So what should we do? How about mind our own business? If we're lucky, they'll fight among themselves. If they don't, and try something, we simply bomb a country to smithereens. No nationbuilding.
2 years ago
2 years ago Link To Comment
Now, the Democrat advisor Dennis Ross openly came out for such aid to Syria’s rebels. Ross said military aid would be a true balance of force to make the opponents of Assad an equal force to Syria’s army.

Equal? That's not a way to support your allies and defeat tyrants.

And handing over cash and weapons to an opposition with a significant presence of Islamofascists isn't a good idea either if you are interested in sustainable peace.

We have probably missed the window for direct US intervention to attain a decisive victory, followed by the establishment of a rights-respecting government that might have a chance of securing a sustainable peace.

Once again, the nattering nabobs of moral equivalence, who think they are "above" getting their nations' hands dirty with the effort to interdict tyranny, have let a bad situation fester into something worse. So much for their "genius".
2 years ago
2 years ago Link To Comment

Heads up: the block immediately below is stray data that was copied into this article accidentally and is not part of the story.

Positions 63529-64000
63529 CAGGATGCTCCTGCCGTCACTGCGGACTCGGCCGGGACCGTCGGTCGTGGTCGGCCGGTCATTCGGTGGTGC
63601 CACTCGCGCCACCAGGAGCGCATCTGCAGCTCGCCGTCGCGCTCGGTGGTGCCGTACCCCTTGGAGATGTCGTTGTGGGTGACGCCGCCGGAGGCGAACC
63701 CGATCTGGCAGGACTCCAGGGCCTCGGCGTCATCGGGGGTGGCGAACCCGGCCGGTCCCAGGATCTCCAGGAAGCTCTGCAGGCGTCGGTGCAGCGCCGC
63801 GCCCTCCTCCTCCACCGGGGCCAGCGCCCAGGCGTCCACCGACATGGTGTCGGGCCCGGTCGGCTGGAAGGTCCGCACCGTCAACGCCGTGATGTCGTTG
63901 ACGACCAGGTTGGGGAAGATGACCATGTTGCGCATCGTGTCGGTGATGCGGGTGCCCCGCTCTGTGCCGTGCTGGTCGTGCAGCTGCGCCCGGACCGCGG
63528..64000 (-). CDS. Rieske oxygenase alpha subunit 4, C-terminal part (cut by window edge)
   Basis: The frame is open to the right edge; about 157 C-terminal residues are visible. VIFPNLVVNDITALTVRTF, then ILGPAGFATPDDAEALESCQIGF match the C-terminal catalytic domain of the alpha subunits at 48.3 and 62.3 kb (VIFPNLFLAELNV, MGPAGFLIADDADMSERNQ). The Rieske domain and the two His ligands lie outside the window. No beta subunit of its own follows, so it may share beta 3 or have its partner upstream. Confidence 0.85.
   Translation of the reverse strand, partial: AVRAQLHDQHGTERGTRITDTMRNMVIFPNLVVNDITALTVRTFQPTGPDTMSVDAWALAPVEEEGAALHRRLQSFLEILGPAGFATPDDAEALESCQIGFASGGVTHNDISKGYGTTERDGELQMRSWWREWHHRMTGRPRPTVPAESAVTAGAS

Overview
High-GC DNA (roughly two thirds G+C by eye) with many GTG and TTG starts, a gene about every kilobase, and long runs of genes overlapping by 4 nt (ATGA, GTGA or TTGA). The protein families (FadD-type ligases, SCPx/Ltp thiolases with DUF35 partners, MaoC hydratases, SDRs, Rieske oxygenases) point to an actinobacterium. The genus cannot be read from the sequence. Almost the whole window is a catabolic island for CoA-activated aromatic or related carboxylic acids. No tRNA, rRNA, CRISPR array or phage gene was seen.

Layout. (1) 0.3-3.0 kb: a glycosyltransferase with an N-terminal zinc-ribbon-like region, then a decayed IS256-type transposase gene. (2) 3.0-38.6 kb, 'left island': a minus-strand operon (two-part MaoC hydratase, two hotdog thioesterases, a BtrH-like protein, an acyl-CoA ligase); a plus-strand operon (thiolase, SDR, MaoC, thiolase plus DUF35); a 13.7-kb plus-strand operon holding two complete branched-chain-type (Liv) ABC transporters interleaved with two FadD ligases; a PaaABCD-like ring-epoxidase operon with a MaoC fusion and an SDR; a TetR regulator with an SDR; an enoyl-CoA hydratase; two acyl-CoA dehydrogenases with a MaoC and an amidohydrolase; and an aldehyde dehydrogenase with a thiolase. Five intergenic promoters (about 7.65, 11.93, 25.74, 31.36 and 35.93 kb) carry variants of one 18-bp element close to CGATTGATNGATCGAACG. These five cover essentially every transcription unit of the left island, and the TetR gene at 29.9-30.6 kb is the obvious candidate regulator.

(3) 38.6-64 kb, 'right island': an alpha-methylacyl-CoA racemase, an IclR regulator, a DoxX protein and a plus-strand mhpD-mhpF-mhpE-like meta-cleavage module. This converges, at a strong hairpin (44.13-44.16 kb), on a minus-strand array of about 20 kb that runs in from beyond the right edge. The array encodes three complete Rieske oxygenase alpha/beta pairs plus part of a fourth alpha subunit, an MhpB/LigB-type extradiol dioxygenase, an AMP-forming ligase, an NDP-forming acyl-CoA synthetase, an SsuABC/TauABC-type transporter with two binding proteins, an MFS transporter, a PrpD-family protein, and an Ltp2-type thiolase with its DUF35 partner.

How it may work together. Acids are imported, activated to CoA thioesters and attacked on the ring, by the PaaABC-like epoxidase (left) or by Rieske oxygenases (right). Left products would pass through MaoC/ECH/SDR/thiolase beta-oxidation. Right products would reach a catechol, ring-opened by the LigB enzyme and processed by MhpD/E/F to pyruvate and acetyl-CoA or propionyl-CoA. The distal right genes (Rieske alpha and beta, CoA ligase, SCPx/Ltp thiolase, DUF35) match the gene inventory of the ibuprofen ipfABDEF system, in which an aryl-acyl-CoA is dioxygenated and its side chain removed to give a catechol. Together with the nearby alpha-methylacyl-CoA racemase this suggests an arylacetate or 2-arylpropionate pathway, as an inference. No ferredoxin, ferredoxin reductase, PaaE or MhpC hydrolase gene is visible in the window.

And how in the world is the U.S. supposed to stop Islamists from coming to power in Syria? Ross must be daffy. We didn't have that kind of muscle one way or the other in Egypt and we certainly don't have it in Syria, a place that will fracture 7 ways from Sunday if Assad goes.

The days of making countries out of nothing on a map, calling them Jordan and putting some king from somewhere else on the throne are over. May as well try and arm the rebels with armored model-t's and blimps.

And then there's the next inevitable country coming there soon - Kurdsville.
2 years ago
2 years ago Link To Comment
In other words, they recited in unison "Nice doggie, nice doggie".

But no one is looking for a stick, we both (US and Israel) have them. Israel probably has the will to use its stick, but lacks a reason that will pass muster before "world opinion" ( a significant portion of Israel needs be a smoldering cinder before it passes that muster).

I don't think the US is even contemplating using a stick.
2 years ago
2 years ago Link To Comment
I wish I could see a "moderate" route to peace between Israel and her neighbors, but the problem as I see it is resistance to modernity within Iran and the Arab states. There is also our dependence on Mid-East oil--a long standing problem that I traced here I don't see diplomacy solving this problem, no matter how experienced the diplomats in question.
2 years ago
2 years ago Link To Comment